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Two New Jersey lawmakers ask FERC for hold on PennEast gas line work after 3rd Circuit setback

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Two New Jersey lawmakers ask FERC for hold on PennEast gas line work after 3rd Circuit setback


Seek to avert eminent domain use while route questions remain

Legal battles over 116-mile, 1.1 Bcf/d gas project

PennEast asks FERC for favorable interpretation to aid court fight

Washington — Following an appeals court ruling that put the PennEast natural gas pipeline route in question, two members of Congress from New Jersey want the Federal Energy Regulatory Commission to issue a stop-work order for all land-clearing and construction activities on the project.

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The 116-mile, 1.1 Bcf/d project would connect Marcellus Shale dry gas production to markets in Pennsylvania, New Jersey, and New York, potentially easing price spikes during high-demand periods. It is not yet under construction, as some outstanding permits remain.

But in a new hurdle, the 3rd US Circuit Court of Appeals in September found that because of state sovereign immunity, the pipeline could not go forward with lower court condemnation proceedings against 40 properties owned at least in part by New Jersey.

Now two Democratic US representatives from New Jersey -- Tom Malinowski and Bonnie Watson Coleman -- want FERC, which authorized the project in January 2018 and has power to let construction begin, to put on the brakes.

They wrote FERC Wednesday seeking a stop-work order, saying PennEast will need to revise the route to avoid New Jersey state lands in Hunterdon and Mercer counties in New Jersey.

The stop-work order is needed, the lawmakers argued, to ensure eminent domain isn't used against private citizens unnecessarily, they wrote.


Patricia Kornick, a spokeswoman for PennEast, noted that no construction is currently underway, "so it is unclear what land clearing or construction they are referencing."

"PennEast is confident the legal actions will be resolved favorably and the long-standing legal precedent, under which FERC has operated to bring needed, clean, reliable, and affordable energy to consumers will be upheld," she said.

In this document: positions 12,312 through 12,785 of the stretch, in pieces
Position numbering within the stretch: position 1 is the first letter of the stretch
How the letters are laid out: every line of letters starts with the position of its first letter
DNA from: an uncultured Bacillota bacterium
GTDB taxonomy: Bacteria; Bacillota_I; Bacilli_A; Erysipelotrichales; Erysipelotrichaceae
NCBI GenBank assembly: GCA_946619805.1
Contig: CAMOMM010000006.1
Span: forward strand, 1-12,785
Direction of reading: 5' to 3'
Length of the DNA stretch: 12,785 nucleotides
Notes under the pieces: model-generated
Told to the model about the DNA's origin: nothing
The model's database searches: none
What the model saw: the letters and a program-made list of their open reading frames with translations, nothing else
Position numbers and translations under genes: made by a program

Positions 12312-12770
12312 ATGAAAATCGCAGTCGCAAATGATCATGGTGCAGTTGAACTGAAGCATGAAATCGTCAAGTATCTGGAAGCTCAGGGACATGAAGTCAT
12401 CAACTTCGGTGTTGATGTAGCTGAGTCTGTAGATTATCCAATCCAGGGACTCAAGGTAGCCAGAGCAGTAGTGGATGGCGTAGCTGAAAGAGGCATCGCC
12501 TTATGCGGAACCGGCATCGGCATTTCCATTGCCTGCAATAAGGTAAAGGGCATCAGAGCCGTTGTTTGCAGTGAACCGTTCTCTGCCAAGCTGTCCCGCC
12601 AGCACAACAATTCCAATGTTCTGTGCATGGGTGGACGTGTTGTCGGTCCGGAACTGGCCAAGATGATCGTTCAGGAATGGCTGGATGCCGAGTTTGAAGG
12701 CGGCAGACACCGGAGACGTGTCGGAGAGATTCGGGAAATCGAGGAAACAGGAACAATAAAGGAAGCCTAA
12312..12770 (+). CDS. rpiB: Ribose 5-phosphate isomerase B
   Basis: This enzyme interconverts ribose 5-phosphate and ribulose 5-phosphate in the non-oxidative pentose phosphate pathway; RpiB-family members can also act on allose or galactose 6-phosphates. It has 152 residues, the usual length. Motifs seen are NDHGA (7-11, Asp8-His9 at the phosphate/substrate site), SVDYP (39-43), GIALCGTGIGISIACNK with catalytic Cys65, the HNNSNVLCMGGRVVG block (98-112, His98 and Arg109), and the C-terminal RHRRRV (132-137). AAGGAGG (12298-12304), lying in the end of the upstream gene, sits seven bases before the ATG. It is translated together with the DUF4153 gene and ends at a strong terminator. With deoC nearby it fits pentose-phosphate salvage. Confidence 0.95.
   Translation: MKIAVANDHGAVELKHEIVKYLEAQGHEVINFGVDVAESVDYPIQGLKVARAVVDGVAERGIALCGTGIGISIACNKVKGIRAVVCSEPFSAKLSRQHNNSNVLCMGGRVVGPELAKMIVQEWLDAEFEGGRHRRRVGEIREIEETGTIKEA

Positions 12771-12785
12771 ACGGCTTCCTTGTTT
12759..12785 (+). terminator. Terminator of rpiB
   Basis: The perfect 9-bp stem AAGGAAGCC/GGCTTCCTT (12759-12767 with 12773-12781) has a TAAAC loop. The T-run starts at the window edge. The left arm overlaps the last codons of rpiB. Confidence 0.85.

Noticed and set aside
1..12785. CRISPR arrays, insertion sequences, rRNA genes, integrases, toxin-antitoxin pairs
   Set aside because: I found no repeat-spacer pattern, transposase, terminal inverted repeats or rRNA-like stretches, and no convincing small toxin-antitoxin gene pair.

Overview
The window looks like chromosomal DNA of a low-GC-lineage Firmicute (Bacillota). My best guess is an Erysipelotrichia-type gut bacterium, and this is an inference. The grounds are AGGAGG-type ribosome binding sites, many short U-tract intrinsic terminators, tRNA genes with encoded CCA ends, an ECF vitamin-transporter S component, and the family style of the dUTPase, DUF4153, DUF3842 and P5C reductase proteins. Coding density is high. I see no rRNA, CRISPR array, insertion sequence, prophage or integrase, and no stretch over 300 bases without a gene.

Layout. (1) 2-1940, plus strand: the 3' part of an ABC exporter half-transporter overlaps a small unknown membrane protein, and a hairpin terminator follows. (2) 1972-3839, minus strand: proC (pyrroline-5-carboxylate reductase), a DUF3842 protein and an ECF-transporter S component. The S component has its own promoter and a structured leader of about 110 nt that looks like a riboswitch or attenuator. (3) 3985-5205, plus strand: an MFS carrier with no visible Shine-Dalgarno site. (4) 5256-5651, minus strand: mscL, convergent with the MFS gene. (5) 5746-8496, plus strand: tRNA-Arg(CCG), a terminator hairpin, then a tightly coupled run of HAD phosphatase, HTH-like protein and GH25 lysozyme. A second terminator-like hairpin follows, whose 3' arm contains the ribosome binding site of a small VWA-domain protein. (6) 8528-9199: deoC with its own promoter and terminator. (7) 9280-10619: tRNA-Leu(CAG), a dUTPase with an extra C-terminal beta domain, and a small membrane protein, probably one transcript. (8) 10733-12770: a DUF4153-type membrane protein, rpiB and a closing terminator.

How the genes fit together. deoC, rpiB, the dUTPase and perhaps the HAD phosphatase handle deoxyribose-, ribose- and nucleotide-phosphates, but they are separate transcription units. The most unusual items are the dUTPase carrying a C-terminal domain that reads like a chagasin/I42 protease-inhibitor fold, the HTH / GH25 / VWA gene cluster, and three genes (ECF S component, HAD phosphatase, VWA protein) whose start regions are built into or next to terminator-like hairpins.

PennEast recently pressed FERC to help it overcome the 3rd Circuit ruling. The pipeline company asked FERC to quickly provide its own "authoritative interpretation" that Natural Gas Act condemnation authority applies to a property in which a state holds an interest, as well as that Congress delegated the federal government's exemptions from claims of state sovereign immunity.

PennEast's pitch is expected to garner support from pipeline companies, who fear the court ruling will stymie efficient pipeline development, but to draw strong opposition from conservation and property rights advocates, who contend the company is asking an independent agency to stray beyond its powers to contradict the 3rd Circuit's legal reasoning about questions of constitutional authorities and congressional delegation.

The lawmakers, for their part, told FERC they were making the stop-work request so that "[i]n the event that the current route is deemed no longer valid and PennEast has to make substantial revisions to its connecting segments, we do not want landowners and surrounding communities to be subjected to tree-clearing and loss of property for a pipeline that can no longer be built along the FERC-authorized route."


Amanda Osborne, a spokeswoman for Malinowski, said that "knowing that FERC can issue notices to proceed at any time, our intention with this letter was to make sure FERC does not allow damage to our New Jersey lands and does not authorize PennEast to proceed." She said FERC could consider the certificate to be invalid because the route is uncertain. The lawmakers asked for the block on land-clearing and construction-related activities until PennEast submits a new route for FERC a new National Environmental Policy Act review, and a new determination is made of whether the project is in the public interest.

Megan Gibson, staff attorney with the Niskanen Center, which has argued on behalf of landowners, said that while construction is not yet underway, it would not be bad for FERC to issue a stop-work order to draw a bright line blocking any work beyond surveying at this point.

Some permits for the project are still outstanding, such as the Delaware River Basin Commission docket and the New Jersey water-quality certification. Maya van Rossum of Delaware Riverkeeper Network said that while DBRC has said there can be no tree clearing within the Delaware Basin before DBRC acts, her group lacks such assurances for the part of the project traversing the Susquehanna River watershed in Pennsylvania.

-- Maya Weber,

-- Edited by Valarie Jackson,